Knights of Malta role during Troubles: New Bloody Sunday 51st anniversary exhibition to open in Derry
A new exhibition focusing on the incredible and often overlooked role of the Knights of Malta during the Troubles will be unveiled as part of 51st Bloody Sunday programme.
The exhibition at the Museum of Free Derry in Glenfada Park has been organised as part of the Bloody Sunday Trust commemorations following the publication of a book by talented Derry author Jude Morrow.
The Ghosts of Riots Past is a powerful novelisation of the troubled conflict in Derry through the eyes of a young, female volunteer first-aider in the Order of Malta Ambulance Corps.
The acclaimed work is based on a never before told true story, inspired by teenage girls who found themselves suturing people with household needles and thread and praying over and lifting the bodies of the Bloody Sunday dead off the streets.
There is an appendix in the novel which features a series of firsthand true life accounts of women, and some men, who administered to people in Derry.
The exhibition, which Jude has been involved in creating, will be launched next Monday, January 23 at 7pm and will run until the end of February.
Jean Hegarty, whose brother Kevin McElhinney was murdered on Bloody Sunday said: “I know I can speak for all of the Bloody Sunday families when I say we have always been very grateful for the actions of the Order of Malta on Bloody Sunday.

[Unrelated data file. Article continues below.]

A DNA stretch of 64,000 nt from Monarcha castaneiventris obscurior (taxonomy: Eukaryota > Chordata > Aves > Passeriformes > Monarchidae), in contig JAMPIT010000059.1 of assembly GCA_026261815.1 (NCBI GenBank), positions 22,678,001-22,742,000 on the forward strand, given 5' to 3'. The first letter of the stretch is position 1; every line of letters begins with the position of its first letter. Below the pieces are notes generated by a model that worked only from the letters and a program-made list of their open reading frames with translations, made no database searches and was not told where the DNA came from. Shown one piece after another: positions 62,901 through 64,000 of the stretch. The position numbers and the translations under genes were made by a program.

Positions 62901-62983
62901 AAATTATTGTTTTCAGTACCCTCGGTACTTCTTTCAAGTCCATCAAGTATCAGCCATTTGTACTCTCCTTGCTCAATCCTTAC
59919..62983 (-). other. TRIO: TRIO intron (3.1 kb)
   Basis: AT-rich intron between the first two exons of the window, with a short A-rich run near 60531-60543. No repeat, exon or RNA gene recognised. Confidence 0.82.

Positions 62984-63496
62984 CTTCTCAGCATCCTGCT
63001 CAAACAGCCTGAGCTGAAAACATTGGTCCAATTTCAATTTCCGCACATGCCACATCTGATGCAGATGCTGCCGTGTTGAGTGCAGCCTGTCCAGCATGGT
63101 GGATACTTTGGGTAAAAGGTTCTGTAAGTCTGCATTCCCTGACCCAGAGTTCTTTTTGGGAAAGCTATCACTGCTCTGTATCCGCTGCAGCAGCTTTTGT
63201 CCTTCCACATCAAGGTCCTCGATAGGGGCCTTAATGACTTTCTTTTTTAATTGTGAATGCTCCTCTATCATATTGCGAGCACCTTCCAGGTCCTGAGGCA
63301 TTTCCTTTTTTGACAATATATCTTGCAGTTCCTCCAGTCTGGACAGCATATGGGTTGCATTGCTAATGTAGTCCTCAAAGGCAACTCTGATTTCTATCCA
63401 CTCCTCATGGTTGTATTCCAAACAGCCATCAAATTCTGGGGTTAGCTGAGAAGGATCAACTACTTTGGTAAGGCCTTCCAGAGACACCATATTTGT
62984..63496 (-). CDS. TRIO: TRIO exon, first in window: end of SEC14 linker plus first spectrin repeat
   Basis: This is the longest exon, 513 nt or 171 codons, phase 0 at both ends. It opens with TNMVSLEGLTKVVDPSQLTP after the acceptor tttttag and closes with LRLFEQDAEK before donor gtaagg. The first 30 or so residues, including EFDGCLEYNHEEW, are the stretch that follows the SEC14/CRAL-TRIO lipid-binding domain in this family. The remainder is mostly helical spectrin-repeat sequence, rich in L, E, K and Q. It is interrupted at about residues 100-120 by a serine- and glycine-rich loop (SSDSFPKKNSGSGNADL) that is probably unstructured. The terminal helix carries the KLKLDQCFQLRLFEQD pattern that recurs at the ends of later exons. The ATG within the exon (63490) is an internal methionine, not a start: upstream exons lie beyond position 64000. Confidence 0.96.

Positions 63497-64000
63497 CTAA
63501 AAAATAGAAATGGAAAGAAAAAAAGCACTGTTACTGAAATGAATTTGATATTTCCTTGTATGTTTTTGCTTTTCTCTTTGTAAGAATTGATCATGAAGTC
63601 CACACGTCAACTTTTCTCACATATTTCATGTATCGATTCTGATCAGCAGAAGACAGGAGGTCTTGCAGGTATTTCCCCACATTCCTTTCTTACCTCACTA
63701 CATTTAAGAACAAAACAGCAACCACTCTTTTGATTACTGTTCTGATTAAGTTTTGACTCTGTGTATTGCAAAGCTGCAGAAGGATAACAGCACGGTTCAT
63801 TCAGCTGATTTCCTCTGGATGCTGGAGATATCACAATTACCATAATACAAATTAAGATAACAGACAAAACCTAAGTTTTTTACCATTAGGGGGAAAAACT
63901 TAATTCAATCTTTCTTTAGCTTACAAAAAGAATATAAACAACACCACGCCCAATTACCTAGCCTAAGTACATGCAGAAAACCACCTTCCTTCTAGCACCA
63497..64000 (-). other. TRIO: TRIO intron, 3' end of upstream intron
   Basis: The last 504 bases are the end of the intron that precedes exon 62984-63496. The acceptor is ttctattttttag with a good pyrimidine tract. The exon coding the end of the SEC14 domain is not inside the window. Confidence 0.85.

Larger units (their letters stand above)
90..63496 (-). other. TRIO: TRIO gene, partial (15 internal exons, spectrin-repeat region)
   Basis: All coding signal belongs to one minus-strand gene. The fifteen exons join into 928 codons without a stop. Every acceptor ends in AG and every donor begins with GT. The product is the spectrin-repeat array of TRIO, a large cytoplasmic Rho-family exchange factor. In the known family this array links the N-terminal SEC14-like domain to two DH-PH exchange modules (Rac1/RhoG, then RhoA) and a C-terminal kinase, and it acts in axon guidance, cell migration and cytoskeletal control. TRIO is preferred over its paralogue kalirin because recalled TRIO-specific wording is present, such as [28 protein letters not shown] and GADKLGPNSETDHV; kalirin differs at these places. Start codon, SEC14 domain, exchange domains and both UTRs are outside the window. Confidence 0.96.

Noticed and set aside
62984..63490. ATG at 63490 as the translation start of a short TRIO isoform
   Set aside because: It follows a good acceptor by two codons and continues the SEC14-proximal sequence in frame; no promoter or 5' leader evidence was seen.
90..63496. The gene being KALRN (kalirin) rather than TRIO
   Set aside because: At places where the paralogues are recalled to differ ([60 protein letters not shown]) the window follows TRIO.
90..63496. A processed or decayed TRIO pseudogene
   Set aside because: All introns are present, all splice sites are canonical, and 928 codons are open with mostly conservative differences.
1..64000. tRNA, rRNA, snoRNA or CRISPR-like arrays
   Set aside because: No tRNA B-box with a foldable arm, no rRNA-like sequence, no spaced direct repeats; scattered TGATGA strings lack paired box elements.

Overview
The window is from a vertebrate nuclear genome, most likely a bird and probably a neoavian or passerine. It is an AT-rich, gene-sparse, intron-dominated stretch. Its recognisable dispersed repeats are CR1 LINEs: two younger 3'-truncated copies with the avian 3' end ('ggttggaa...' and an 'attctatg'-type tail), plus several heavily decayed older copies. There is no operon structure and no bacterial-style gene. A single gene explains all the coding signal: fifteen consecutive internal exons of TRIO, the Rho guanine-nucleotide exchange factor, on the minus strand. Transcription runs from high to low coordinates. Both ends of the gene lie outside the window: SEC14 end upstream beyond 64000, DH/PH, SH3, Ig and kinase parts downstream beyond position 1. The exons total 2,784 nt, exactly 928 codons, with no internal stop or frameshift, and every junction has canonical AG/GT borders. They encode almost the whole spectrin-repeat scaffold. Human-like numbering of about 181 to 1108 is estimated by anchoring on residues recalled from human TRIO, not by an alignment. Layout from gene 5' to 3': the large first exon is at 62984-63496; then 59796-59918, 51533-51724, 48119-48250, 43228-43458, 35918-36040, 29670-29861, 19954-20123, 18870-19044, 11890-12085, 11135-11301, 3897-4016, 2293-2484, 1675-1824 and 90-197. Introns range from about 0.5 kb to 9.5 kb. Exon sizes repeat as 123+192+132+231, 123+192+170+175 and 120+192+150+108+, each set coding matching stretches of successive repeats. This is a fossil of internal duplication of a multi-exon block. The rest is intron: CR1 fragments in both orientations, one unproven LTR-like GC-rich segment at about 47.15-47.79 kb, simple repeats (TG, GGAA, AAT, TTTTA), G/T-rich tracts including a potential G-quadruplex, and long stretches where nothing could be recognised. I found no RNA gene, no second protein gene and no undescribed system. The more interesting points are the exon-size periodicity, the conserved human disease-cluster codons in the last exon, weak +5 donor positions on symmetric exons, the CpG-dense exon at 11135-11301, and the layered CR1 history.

“Those volunteers – a lot of them very young like so many of the victims that day - went out on Bloody Sunday, as they had on many other days, to help people.
“Like those who were marching against internment, they had no idea what was ahead of them that Sunday afternoon.
“But even if they had I have no doubt they would have been there anyway.
“When the Paras came into the Bogside intent on murder, white coats and medical bags were no defence.
“Some of them were shot at. Some were beaten. Others were threatened. Any one of them could have been a victim that day.
“But they carried on. Putting themselves in harm’s way to help the wounded and give comfort to the dying. Fourteen people lost their lives that day. It could have been more without the help given by the Order of Malta volunteers.
“Even though we can see some of their brave actions in photographs taken that day I don’t think they have ever been given enough credit, for what they did on Bloody Sunday and on other days. And they have never asked for any. But they do deserve it.”
Adrian Kerr, Curator, Museum of Free Derry said: “When Jude was researching his book he kept calling into the museum with new artefacts from the local members of the Order of Malta, treasured items that had been stored away in family homes for decades. That was the inspiration for this exhibition.
“We wanted to find a way to acknowledge the role of the Order of Malta volunteers on Bloody Sunday, and this is our opportunity to do that. I don’t think they’ve ever been given enough credit for their bravery and determination that day, and hopefully this will go some way to addressing that.
“We would like to thank Jude Morrow for his help with this exhibition, and the members of the Order of Malta, and their families, who have loaned artefacts for display.”
On Sunday, January 29, the Annual Remembrance Service at the Bloody Sunday Monument on Rossville Street at 11am will be followed by the unveiling of a plaque dedicated to the Derry Corps of the Order of Malta.
*The Ghosts of Riots Past by Jude Morrow is available to purchase from local bookshops and via Amazon.